The Senate approved but altered a bill to double the flush tax for most residents, used for Chesapeake Bay restoration efforts, to $60 from $30. Supporters said the increase is needed to cover a shortfall in bay cleanup funds. In a surprising last-minute motion, however, a Western Maryland Republican argued that residents who are not in the bay’s watershed should not have to pay the higher tax. Del. Maggie McIntosh (D-Baltimore) said the House will agree with the amendment.
Legislators appeared on the verge of giving final approval to Gov. Martin O’Malley’s (D) initiative to curb sprawl by limiting developments that rely on septic systems. Slightly different versions of the bill have already cleared both chambers, both including a compromise that will keep ultimate land use authority in local hands. The Senate will decide Monday whether to agree with minor amendments in the House version.
A bill that won final approval will make Maryland the first state to ban arsenic in chicken feed. Supporters argued the measure would protect public health and the environment; opponents said the ban was unnecessary because Pfizer suspended sales of roxarsone, the drug in question, last year after the Food and Drug Administration found low levels of inorganic arsenic in some chicken livers.
In a lighter development, Marylanders will be allowed to compete for cash and prizes in fantasy sports leagues under a bill explicitly exempting such activities from state anti-betting laws. Supporters of the legislation said Maryland law is ambiguous on the issue of pay-to-play fantasy football and other leagues, which federal law and most states allow. The bill passed both chambers with little opposition.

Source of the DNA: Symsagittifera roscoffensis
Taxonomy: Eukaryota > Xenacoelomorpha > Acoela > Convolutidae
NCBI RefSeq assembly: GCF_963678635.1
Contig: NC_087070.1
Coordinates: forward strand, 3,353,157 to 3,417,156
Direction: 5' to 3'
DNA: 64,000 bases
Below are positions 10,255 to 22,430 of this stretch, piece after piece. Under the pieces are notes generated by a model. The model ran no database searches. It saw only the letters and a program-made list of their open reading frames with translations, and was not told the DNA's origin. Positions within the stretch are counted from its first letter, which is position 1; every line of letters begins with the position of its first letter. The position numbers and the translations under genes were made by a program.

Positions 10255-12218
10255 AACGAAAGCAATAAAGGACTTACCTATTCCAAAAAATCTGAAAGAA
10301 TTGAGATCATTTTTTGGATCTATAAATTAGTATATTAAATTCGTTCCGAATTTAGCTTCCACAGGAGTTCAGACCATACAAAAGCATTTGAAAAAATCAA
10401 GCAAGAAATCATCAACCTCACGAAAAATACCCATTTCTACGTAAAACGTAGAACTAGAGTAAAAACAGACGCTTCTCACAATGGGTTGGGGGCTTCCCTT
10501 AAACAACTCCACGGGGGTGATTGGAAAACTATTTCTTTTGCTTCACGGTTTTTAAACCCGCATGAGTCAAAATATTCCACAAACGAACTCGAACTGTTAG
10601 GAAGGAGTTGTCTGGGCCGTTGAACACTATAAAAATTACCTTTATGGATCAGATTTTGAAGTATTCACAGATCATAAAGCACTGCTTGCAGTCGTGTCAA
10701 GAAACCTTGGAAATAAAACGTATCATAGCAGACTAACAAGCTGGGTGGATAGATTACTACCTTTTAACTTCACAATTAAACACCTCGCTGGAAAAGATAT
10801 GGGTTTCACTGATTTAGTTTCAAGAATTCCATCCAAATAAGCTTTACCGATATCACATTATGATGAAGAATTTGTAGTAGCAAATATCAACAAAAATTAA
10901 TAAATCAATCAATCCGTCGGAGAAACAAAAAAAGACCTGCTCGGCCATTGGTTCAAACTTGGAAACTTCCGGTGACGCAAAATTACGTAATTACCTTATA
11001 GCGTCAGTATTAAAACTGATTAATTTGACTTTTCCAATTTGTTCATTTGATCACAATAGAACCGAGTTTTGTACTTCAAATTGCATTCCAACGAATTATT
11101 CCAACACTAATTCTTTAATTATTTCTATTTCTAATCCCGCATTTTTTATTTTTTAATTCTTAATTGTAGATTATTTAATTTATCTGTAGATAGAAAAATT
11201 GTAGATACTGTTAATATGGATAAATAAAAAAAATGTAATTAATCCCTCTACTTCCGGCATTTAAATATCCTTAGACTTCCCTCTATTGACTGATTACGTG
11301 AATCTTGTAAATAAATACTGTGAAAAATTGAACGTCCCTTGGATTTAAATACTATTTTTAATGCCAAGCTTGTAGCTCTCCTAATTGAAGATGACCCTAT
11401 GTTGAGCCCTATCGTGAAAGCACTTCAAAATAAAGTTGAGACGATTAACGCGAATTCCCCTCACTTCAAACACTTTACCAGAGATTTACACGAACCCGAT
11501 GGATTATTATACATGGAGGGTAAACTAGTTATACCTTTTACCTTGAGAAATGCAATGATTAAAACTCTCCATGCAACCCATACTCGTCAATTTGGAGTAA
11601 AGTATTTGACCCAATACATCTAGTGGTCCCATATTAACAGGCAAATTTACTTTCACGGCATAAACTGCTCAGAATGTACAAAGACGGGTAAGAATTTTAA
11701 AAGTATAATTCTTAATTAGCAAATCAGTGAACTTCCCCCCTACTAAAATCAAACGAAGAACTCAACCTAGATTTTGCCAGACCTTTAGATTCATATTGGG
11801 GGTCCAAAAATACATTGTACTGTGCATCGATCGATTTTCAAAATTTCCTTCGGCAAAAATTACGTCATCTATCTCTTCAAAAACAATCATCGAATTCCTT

Lawmakers unanimously approved O’Malley’s initiative to put economic pressure on Iran because of its nuclear activities. The legislation will divest the state’s pension system from companies that do business in Iran and follows the lead of California and Florida, which took similar actions after President Obama signed the Comprehensive Iran Sanctions, Accountability, and Divestment Act of 2010.
Nonviolent offenders on parole or probation would be rewarded for staying out of trouble under a bill that won approval in the Senate. Compliance would result in reduced supervision time, which supporters said would lessen the burden on overtaxed parole and probation workers. Opponents tried unsuccessfully to extend an exclusion provision to all felonies, not just violent offenses. Another version of the bill already passed the House.
After a heated debate, the Senate rejected a bill that would have required electric and gas companies to provide customer account information on request by a supplier. The measure had received unanimous support from the House, but opponents in the Senate took issue with personal information being used for marketing.
Under two consumer protection measures that received near-unanimous approval from lawmakers, pet stores could have to reimburse costs for dogs that die or become ill soon after purchase, and the state’s beekeepers could bring suit against honey sellers that use cheap additives, such as high-fructose corn syrup, and don’t clearly label the extra ingredients on the front of the jar.